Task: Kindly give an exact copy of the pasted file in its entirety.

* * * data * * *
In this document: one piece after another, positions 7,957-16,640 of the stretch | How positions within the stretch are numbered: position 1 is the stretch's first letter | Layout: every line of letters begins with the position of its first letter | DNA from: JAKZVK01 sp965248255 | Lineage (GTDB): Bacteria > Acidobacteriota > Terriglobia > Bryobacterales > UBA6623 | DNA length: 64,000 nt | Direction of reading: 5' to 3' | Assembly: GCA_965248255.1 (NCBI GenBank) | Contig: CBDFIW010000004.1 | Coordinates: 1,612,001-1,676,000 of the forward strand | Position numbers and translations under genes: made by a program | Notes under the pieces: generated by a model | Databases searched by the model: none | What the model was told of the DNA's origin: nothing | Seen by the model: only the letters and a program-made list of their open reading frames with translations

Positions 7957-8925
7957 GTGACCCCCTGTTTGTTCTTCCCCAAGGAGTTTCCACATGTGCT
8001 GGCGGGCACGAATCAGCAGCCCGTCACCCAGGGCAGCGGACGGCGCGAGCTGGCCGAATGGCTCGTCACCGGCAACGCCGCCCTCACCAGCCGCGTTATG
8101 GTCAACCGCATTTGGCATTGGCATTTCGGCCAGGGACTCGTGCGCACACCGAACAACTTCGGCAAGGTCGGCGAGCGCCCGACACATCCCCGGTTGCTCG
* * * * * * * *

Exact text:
In this document: one piece after another, positions 7,957-16,640 of the stretch | How positions within the stretch are numbered: position 1 is the stretch's first letter | Layout: every line of letters begins with the position of its first letter | DNA from: JAKZVK01 sp965248255 | Lineage (GTDB): Bacteria > Acidobacteriota > Terriglobia > Bryobacterales > UBA6623 | DNA length: 64,000 nt | Direction of reading: 5' to 3' | Assembly: GCA_965248255.1 (NCBI GenBank) | Contig: CBDFIW010000004.1 | Coordinates: 1,612,001-1,676,000 of the forward strand | Position numbers and translations under genes: made by a program | Notes under the pieces: generated by a model | Databases searched by the model: none | What the model was told of the DNA's origin: nothing | Seen by the model: only the letters and a program-made list of their open reading frames with translations

Positions 7957-8925
7957 GTGACCCCCTGTTTGTTCTTCCCCAAGGAGTTTCCACATGTGCT
8001 GGCGGGCACGAATCAGCAGCCCGTCACCCAGGGCAGCGGACGGCGCGAGCTGGCCGAATGGCTCGTCACCGGCAACGCCGCCCTCACCAGCCGCGTTATG
8101 GTCAACCGCATTTGGCATTGGCATTTCGGCCAGGGACTCGTGCGCACACCGAACAACTTCGGCAAGGTCGGCGAGCGCCCGACACATCCCCGGTTGCTCG